In the third installment in the Horses and Friends series, thirteen-year-old Kate Ferris already has one problem. Snooty, well-to-do Melissa is boarding her horse at Kate’s family stable. When Melissa suddenly turns nice, Kate is shocked … and suspicious.
A horse of her own would be awesome. But Kate figures that might be a long way away, especially since she had to give up riding lessons and move to her late grandfather’s farm. Besides, it would be a lot more fun to have a best friend to ride with. When Kate discovers a barn on their new farm that’s perfect for a horse, and a dusty bridle too, she starts to think that her dream might come true. Then she meets Tori at school, who is totally the best. So when they discover a thoroughbred that appears to be all alone, could it be the answer to her prayers? Maybe. If she can convince her dad … and figure out what’s going on with that horse.
Can Love Survive When Secrets Collide?
She’d kept her secrets safely hidden—those from her past, and those in the present. Some things, Beth Roberts knows, a lady simply doesn’t share, even in the 1880’s West. The townspeople would never understand. No one ever has.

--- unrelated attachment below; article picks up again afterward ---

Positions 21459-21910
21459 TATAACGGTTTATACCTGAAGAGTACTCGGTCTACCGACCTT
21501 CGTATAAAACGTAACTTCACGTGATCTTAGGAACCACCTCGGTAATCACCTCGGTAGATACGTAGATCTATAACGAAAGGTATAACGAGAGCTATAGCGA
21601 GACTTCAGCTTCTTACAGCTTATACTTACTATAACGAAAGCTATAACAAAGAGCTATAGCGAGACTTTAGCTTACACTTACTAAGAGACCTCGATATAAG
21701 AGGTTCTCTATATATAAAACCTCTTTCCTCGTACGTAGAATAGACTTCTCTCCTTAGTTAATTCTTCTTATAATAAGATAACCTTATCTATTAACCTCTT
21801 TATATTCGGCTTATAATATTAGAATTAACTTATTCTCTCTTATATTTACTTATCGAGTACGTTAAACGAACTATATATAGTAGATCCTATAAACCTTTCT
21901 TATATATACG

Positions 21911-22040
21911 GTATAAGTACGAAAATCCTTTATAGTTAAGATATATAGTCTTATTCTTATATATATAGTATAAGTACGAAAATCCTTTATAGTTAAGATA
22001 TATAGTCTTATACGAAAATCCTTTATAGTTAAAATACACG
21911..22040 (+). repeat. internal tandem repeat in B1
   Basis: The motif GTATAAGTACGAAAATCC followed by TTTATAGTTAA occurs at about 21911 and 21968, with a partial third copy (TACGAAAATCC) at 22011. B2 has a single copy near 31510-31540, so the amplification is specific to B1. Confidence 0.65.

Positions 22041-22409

Jeffery Tucker, a handsome young writer, has kept his own secrets…
Greetings! I’m always delighted to interview one of my fellow CANners, and this month, I get to refresh your acquaintance with an author you’ve already met here: Miralee Ferrell. She has lots of new information and ideas for us, and I’m delighted to welcome her back to the CAN blog.
What are a few of your latest titles? The most recent are all part of the Love Blossoms in Oregon series: Book 1, Blowing on Dandelions; Book 2, Wishing on Buttercups; Book 2.5, a 160 pg novella, Forget Me Not; and coming Oct 1, the final book, Dreaming on Daisies.
Those are great titles—I read Blowing on Dandelions not long ago, in fact (loved it!). You were last featured on the CAN blog in 2009. What are the chief lessons you’ve learned about the writing life since then?
That I must pace myself. I can’t spend too much time on promotion or my writing suffers. I must make a certain amount of room for publicity, or there won’t be any future writing. It all must mesh togetherto work correctly.